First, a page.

ARMv8 Goes Embedded with Applied Micro's HeliX SoCsby Ganesh T S on October 3, 2014 10:00 AM EST
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We covered the news of the first shipment of 64-bit ARMv8 processors in the HP Moonshot product line earlier this week. At ARM TechCon 2014, Applied Micro (APM) had a very interesting update to their 64-bit ARM v8 product line. They launched two SoC families, HeliX 1 and HeliX 2. Both of them are based on the X-Gene ARMv8 cores developed for servers, but appropriately scaled down to fit in the 8 W - 42 W TDP scenarios for the embedded market. The HeliX 1 is fabricated in a 40 nm process, while the HeliX 2 uses a 28 nm process. The latter uses the second generation X-Gene ARMv8 core.
Applied Micro has traditionally been a PowerPC house. In fact, we have evaluated their Catalina networked storage platform in the Thecus N2310 and looked at the previous generation PowerPC SoC in the Western Digital My Book Live. However, in 2010, Applied Micro obtained an architecture license for ARMv8 (the 64-bit ARM architecture). Understanding that PowerPC was in decline, Applied Micro decided to devote all development resources to ARMv8. As part of this deal, all product lines based on the PowerPC architecture are being migrated to ARMv8 under the HeliX family.
APM is hoping to get HeliX into the embedded market, with focus on communication and networking, imaging, storage and industrial computing verticals. They believe ARMv8 is the architecture of the future and had a number of companies (including Cisco, Netgear, Konica Minolta, Wind River and Canonical) voicing support for their strategy.
The two SoC product lines launched by APM yesterday were the APM887208-H1 (based on HeliX 1) and the APM887104-H2 (based on HeliX 2). The SoC block diagrams of both of these SoCs are provided below, along with a table summarizing and comparing the various aspects.
Applied Micro Helix Block Diagram
|Applied Micro HeliX Family|
|Cores||4 or 8 ARMv8 HeliX 1 at up to 2.4 GHz||2 or 4 ARMv8 HeliX 2 at up to 2.0 GHz|
|L1 Cache||32 KB I / 32 KB D per core (write-through with parity protection)|
|L2 Cache||256 KB shared per core pair (with ECC) 64|
|L3 Cache||4 or 8 MB shared||2 MB shared|
|DRAM||2x DDR3 Controllers with ECC (72b each)||1x DDR3 Controller with ECC (72b)|
|On-Chip Memory||1 MB||256 KB|
|Memory Bus Width||256-bit||256-bit|
|Low Power Features||N/A||< 250 mW standby|
|Coprocessors||4x Cortex-A5 at 500 MHz||N/A|
|High-Speed Interfaces||2x 10G + 4x 1G + 1x 1G Management Ethernet||1x 10G + 4x 1G Ethernet|
|17x PCIe 3.0 (2 x8 + 1 x1 OR 1 x8 + 2 x4 + 1 x1 OR 4 x4 + 1 x1)||3x PCIe 3.0 (2 x1 OR 1 x4)|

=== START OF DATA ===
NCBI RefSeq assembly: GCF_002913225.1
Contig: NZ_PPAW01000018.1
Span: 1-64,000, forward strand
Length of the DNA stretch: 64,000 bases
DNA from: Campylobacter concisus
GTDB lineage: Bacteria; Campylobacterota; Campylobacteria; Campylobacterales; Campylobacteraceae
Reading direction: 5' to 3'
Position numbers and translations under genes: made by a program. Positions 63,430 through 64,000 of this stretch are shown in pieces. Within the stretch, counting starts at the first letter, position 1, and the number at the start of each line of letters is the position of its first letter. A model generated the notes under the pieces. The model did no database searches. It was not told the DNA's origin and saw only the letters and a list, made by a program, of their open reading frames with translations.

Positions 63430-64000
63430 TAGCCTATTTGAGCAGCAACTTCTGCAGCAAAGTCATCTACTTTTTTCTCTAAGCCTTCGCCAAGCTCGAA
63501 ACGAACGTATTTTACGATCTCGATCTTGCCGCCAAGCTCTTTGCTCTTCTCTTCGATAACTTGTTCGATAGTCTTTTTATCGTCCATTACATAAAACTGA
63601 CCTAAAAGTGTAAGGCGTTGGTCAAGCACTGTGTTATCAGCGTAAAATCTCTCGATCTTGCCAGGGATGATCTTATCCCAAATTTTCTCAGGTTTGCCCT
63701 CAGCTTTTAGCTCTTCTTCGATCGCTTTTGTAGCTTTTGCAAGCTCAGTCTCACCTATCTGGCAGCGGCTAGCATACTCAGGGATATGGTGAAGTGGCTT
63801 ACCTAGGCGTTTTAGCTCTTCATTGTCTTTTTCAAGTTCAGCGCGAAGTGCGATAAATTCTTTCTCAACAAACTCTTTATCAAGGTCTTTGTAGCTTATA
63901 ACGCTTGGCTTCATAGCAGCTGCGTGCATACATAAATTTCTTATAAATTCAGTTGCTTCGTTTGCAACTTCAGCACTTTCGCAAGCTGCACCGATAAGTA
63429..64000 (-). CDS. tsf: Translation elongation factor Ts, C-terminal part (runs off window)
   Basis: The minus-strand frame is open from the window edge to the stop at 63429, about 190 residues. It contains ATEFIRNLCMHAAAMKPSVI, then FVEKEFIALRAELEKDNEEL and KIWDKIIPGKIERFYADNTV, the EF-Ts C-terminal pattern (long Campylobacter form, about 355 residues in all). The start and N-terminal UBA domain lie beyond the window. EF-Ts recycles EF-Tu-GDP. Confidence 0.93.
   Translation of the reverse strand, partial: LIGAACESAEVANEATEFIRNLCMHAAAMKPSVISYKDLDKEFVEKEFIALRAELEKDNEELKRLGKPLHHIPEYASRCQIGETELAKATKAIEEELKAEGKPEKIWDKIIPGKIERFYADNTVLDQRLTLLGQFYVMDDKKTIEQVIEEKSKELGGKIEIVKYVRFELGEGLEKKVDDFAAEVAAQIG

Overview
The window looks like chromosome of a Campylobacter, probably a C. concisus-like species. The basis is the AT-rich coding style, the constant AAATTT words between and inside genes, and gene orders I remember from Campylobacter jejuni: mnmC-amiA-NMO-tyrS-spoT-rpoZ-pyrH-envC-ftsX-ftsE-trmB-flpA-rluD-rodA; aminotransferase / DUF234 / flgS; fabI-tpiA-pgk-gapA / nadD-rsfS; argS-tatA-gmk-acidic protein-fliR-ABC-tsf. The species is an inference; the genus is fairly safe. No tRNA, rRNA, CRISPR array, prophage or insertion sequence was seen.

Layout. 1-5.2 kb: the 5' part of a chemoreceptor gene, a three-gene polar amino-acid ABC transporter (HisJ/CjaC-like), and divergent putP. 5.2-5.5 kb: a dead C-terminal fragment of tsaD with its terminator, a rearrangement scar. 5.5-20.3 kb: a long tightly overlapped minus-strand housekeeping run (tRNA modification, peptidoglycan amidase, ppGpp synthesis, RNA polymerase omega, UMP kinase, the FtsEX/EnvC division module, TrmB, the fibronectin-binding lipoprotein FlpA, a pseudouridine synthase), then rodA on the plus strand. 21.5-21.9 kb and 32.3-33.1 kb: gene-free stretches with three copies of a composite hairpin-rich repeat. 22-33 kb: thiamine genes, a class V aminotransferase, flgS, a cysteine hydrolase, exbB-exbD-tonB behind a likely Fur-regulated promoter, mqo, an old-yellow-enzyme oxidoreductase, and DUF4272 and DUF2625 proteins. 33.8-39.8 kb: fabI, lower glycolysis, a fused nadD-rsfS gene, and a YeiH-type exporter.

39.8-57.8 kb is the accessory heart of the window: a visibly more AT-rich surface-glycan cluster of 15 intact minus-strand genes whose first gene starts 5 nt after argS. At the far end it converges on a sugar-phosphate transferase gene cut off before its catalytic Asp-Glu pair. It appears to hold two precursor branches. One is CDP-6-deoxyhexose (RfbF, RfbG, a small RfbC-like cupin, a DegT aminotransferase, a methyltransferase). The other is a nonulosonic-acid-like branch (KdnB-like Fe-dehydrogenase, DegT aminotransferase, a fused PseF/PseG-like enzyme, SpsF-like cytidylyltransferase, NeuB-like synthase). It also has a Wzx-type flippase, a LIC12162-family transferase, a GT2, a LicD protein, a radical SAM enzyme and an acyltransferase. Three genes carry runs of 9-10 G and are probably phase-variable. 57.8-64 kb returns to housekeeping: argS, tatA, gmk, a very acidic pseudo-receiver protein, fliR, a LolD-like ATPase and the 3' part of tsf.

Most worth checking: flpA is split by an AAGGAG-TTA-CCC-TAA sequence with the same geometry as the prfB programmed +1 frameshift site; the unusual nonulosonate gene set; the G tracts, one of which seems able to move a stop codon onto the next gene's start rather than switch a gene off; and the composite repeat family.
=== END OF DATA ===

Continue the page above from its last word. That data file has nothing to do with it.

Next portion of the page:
||2x USB 3.0 Host + 1x USB 3.0 Host/Device|
|6x SATA III (four muxed with 4x 1G Ethernet)||1x SATA III|
Applied Micro Helix 2 Block Diagram
The HeliX SoCs are sampling right now and slated to go into volume production in 2015. Applied Micro claims that design wins are already in place. From ARM's perspective, one can say that the juggernaut rolls on. With Cavium's Project Thunder and Broadcom's Vulcan targeting the high-end enterprise and datacenter segment, ARM needed an entry in the mid- to high-end embedded space currently dominated by MIPS64 and x86-64. The Applied Micro HeliX family brings ARM forward as a credible competitor for those sockets.
Source: Applied Micro
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ZeDestructor - Friday, October 3, 2014 - linkThe big chip with 6x SATA ports could make for an interesting low-power ZFS box... It even has ECC!
Drizzt321 - Friday, October 3, 2014 - linkYes indeed, plus a large number of PCIe slots available for more HBA cards. Or just for straight PCIe SSD card(s). Plus 2 DDR3 controllers (which is how many slots?), which means probably a decent amount of max memory.
Although the part that it's muxed with the 4x1Gb Ethernet ports is concerning, but just don't use those ports since it appears there's a 1x10Gb and a 1x1Gb that aren't hooked up to the mux.
The other thing the PCIe slots allows is Thunderbolt, or for more enterprise settings Inifiband or the like.
tuxRoller - Sunday, October 5, 2014 - linkMaybe, but only if it has neon(which I think all armv8 do) and zfs makes use of it. Otherwise, you'd be doing compression and parity calcs on a fairly slow CPU.
jospoortvliet - Tuesday, October 7, 2014 - linkNeon is an intricate part of ARMv8 so it sure is there. No idea if ZFS uses it but why not...
ZeDestructor - Friday, October 3, 2014 - linkGanesh: There's an error in your table: the APM887208-H1 has 2 USB3.0 host, not 1, according to the diagram.
ganeshts - Friday, October 3, 2014 - linkI see what you are saying, but APM's datasheet is confusing in itself. The text documentation only indicates one USB 3.0 host with integrated PHY, but the block diagram indicates two USB 3.0 ports.
milli - Friday, October 3, 2014 - linkI guess the diagrams were made by different people or something.
I think both have one USB 3.0 controller which offers two ports.
ganeshts - Friday, October 3, 2014 - linkI got official confirmation from APM that the block diagram is right, but the text in their datasheet was wrong. I have fixed the table.
azazel1024 - Friday, October 3, 2014 - linkWhat is odd to me is that Helix2 is the newer/smaller node, but much "smaller" chip in terms of core count and features, which means that Helix1 is probably a HUGE leap in power consumption being a full node larger and being a much more feature rich chip.
dave1231 - Monday, October 6, 2014 - linkARM could become the biggest company in the world if they continue like this. What a model. Even the LITTLE CPUS can be used in cheaper smartphones like the Desire 810. What can Intel do with all its money without licensing?